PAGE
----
The oil market is facing a near-term supply deficit, despite the growing cracks in the global economy and stagnant oil demand. At the same time, the market is poised for a major surplus next year.
The combination of the OPEC+ cuts, the worsening supply disruptions in Iran and Venezuela, and a slowdown in U.S. shale have all helped to tighten up balances. The second half of 2019 could see a rather significant pace of inventory drawdowns, erasing some of the glut.
In fact, the degree of uncertainty and risk to global oil supplies is staggering, and the sheer number and volume of production outages around the world would have historically sent oil prices skyrocketing. OPEC is keeping 1.2 million barrels per day (mb/d) offline, Venezuela has lost around 1 mb/d relative to 2017 levels, and Iran’s exports have fallen by more than 2 mb/d since the re-introduction of sanctions last year. Meanwhile, tanker attacks and high tensions in the Persian Gulf put even more supply at risk.
Iran’s oil exports have fallen as low as 450,000 bpd, according to July figures. However, U.S. State Department’s special representative for Iran, Brian Hook, said that the export figure is likely down to about 100,000 bpd, close to the “zero” level that he has been targeting. “We have effectively zeroed out Iran's export of oil,” Hook said during a press briefing in New York. “I can't overstate the significance of this accomplishment.” Harsh U.S. sanctions have effectively blocked Iranian oil exports, but they have also exacted a major human toll on the Iranian population, as the economy suffers and hospitals struggle to find adequate supplies.
The precise oil export numbers offered by Hook differ from other sources, but either way, exports are significantly down from the roughly 2.5 mb/d of exports from early 2018.
Iranian President Hassan Rouhani warned that international waterways “can’t have the same security as before” if Iran’s oil exports were completely forced to zero. “So unilateral pressure against Iran can’t be to their advantage and won’t guarantee their security in the region and the world,” Rouhani added. Related: Hong Kong Billionaire Loses $20 Billion In Canadian Oil Sands
“In the meantime, the short term market balance has been tightened slightly by the reduction in
supply from OPEC countries,” the IEA said in its August Oil Market Report. “If the July level of OPEC crude oil production at 29.7 mb/d is maintained through 2019, the implied stock draw in 2H19 is 0.7 mb/d, helped also by a slower rate of non-OPEC production growth.”
In short, the market is in a situation where supply is already in a state of deficit, and geopolitical risks put even more barrels at risk. And yet, oil prices languish.
That is because even as many analysts see a supply deficit, weak demand seems to keep catching forecasters by surprise. In the first half of 2019, demand only grew by 0.6 mb/d, which was largely the result of the 0.5 mb/d increase in China. In other words, outside of China, oil demand barely grew at all.
U.S. oil inventories fell in the latest EIA release, which seemed to offer some small evidence backing up the notion that the market is in a deficit and will continue to draw down inventories. However, the bullish impact was offset by an increase in gasoline stocks. “The inventory report was tarnished by unexpected increases in oil product stocks: gasoline stocks rose by 312,000 barrels while distillate stocks even grew by 2.6 million barrels,” Commerzbank said in a note. “Gasoline stocks normally fall at this time of year due to high seasonal demand.”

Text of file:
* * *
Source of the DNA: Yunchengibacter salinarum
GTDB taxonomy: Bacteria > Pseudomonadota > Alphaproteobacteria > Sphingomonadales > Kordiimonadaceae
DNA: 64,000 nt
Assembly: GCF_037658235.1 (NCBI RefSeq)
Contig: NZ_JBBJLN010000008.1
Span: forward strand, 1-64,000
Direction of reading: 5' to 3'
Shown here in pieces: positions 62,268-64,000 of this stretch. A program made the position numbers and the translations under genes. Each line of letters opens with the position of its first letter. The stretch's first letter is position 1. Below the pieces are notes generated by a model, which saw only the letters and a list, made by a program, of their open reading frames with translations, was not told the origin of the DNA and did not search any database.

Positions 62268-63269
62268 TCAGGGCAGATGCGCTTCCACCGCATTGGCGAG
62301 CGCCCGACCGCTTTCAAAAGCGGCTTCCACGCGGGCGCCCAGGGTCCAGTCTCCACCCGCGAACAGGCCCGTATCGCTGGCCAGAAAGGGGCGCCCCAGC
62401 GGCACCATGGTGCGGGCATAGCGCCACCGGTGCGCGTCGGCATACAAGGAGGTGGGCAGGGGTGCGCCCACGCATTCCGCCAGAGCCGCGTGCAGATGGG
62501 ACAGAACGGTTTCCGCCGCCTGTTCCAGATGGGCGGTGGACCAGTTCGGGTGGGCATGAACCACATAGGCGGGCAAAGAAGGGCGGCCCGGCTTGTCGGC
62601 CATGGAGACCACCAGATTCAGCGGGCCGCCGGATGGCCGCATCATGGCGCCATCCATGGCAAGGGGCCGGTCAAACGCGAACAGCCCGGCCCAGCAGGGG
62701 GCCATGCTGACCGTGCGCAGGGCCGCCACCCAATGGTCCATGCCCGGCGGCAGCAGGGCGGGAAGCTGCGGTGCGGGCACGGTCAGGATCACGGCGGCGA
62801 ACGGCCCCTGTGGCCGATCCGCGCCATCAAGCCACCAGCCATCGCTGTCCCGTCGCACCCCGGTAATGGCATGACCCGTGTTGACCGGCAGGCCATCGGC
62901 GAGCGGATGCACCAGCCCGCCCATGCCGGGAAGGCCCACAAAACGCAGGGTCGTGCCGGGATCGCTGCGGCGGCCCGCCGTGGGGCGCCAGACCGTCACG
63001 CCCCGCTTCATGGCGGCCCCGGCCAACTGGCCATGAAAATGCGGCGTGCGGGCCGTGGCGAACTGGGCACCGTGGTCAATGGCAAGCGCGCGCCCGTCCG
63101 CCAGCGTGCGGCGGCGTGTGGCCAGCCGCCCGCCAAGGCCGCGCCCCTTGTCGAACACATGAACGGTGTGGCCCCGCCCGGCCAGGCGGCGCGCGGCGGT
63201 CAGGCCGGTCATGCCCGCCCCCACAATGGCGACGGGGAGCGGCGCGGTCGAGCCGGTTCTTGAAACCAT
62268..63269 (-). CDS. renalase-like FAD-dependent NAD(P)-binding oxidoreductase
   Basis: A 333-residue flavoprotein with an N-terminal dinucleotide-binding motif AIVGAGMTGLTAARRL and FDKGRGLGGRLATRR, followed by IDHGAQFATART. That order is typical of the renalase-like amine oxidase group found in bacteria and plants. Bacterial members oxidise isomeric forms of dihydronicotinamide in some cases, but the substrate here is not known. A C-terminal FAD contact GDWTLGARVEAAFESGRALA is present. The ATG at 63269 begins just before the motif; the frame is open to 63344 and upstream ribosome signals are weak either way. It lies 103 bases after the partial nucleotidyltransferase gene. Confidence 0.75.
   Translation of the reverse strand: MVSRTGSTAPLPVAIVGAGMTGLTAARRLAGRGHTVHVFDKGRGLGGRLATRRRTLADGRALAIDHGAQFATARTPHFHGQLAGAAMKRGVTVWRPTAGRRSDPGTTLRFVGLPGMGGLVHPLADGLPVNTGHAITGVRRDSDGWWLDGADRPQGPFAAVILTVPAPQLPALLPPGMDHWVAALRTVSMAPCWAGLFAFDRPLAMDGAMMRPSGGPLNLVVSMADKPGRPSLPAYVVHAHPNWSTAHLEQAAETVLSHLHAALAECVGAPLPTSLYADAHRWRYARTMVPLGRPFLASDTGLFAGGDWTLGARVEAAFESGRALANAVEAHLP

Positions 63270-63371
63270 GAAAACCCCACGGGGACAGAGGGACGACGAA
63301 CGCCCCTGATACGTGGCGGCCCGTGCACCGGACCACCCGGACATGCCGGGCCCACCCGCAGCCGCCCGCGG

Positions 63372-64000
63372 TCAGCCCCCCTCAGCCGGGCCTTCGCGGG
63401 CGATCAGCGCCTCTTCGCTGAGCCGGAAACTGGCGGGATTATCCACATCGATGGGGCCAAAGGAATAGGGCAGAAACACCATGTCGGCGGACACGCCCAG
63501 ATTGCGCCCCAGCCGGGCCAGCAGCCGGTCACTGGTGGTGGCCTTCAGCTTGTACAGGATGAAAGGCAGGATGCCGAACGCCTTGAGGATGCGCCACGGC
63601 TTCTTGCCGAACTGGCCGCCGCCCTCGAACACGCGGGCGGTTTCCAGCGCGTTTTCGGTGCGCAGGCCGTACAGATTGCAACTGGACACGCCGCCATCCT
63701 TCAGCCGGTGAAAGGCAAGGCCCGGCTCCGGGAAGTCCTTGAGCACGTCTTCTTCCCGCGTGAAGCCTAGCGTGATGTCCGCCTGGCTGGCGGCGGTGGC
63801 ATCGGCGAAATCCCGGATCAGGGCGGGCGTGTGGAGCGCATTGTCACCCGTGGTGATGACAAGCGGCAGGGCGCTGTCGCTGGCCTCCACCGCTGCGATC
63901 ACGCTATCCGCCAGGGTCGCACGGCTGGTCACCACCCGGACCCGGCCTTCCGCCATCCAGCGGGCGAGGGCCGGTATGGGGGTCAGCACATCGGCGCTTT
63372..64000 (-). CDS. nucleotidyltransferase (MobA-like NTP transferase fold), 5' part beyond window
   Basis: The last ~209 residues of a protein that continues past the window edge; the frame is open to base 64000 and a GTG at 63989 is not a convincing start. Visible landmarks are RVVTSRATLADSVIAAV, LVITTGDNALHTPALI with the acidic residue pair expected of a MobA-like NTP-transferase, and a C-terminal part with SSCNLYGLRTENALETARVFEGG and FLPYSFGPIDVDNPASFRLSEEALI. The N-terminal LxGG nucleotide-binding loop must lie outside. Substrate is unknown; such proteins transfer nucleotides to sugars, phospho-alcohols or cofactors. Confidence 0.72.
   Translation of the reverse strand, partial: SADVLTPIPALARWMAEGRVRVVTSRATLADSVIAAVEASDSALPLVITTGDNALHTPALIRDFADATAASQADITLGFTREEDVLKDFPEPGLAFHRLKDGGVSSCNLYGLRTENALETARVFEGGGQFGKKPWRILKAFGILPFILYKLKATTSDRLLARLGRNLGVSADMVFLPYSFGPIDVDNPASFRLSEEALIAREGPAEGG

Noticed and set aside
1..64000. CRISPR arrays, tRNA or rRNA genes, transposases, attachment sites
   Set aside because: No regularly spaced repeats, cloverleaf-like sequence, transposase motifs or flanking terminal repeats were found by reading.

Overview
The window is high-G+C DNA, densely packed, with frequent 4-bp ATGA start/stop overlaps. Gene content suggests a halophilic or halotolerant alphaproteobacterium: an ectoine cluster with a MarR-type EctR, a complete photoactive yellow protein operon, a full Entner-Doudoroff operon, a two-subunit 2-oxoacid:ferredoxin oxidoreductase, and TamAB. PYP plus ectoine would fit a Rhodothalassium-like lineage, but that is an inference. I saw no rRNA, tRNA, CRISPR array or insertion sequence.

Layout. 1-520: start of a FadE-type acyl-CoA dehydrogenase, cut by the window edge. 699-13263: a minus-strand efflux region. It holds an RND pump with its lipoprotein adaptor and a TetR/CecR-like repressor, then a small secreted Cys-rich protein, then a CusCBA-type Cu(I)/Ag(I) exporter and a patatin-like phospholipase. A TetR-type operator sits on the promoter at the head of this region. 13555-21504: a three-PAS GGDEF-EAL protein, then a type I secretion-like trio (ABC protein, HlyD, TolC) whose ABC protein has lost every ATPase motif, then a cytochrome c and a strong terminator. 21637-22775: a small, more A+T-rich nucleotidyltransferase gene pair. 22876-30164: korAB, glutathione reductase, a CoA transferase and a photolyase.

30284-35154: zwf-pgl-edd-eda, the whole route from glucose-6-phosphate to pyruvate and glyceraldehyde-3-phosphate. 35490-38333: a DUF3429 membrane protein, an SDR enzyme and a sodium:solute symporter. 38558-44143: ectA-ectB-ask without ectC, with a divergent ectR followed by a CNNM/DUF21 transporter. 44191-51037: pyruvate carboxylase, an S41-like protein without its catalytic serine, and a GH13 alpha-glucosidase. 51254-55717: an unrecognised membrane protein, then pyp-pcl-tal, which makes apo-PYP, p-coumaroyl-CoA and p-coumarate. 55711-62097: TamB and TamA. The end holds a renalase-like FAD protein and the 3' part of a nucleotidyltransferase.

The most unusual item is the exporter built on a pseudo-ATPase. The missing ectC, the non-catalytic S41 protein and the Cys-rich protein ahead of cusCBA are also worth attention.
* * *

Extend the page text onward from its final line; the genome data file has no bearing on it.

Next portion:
“Just a few weeks before the end of the summer driving season, gasoline stocks are a good 4% up on the long-term average – i.e. at a comfortable level,” Commerzbank added. That has resulted in weaker-than-expected refining margins, which in fact, are at their worst since February.
“Refineries are likely to respond by reducing their processing rate, which had risen again last week. A significant decline can be expected here in the coming weeks. The resulting lower demand from refineries could cause US crude oil stocks to rise again,” Commerzbank said. Related: U.S. To “Drown The World” In Oil
Meanwhile, the slowdown in U.S. shale can be interpreted in different ways. Lower oil prices, financial stress and investor skepticism have forced spending cuts. That has begun to translate into slower growth, contributing to a tighter oil market – or, at least, tighter than things might have been otherwise. In Texas, well completions fell by 12 percent in the first seven months of 2019 compared to the same period a year earlier. Year-on-year production growth slowed to 1.65 mb/d in May, down from a peak of 2.1 mb/d in August 2018.
But production is still growing by quite a lot. “We expect non-OEPC production growth (YOY) of 1.8mb/d for 2019e and 1.9mb/d for 2020. These are very high non-OPEC growth rates in an historical
context, but significantly below the record-high 2.8mb/d growth (YOY) in 2018,” DNB Bank said in a report.
The 1.8 mb/d supply growth from non-OPEC this year stands in sharp contrast to the expected increase in demand of just 0.8 mb/d, according to DNB. OPEC+ cuts have been required to keep the oil market from an utter meltdown, including deeper-than-required cuts from Saudi Arabia, and harsh U.S. sanctions on Venezuela and Iran.
The market may see temporary drawdowns in inventories in the coming months due to extraordinary supply outages, but non-OPEC supply growth and demand grinding to a halt means that the surplus is still set to return in 2020.
By Nick Cunningham of Oilprice.com
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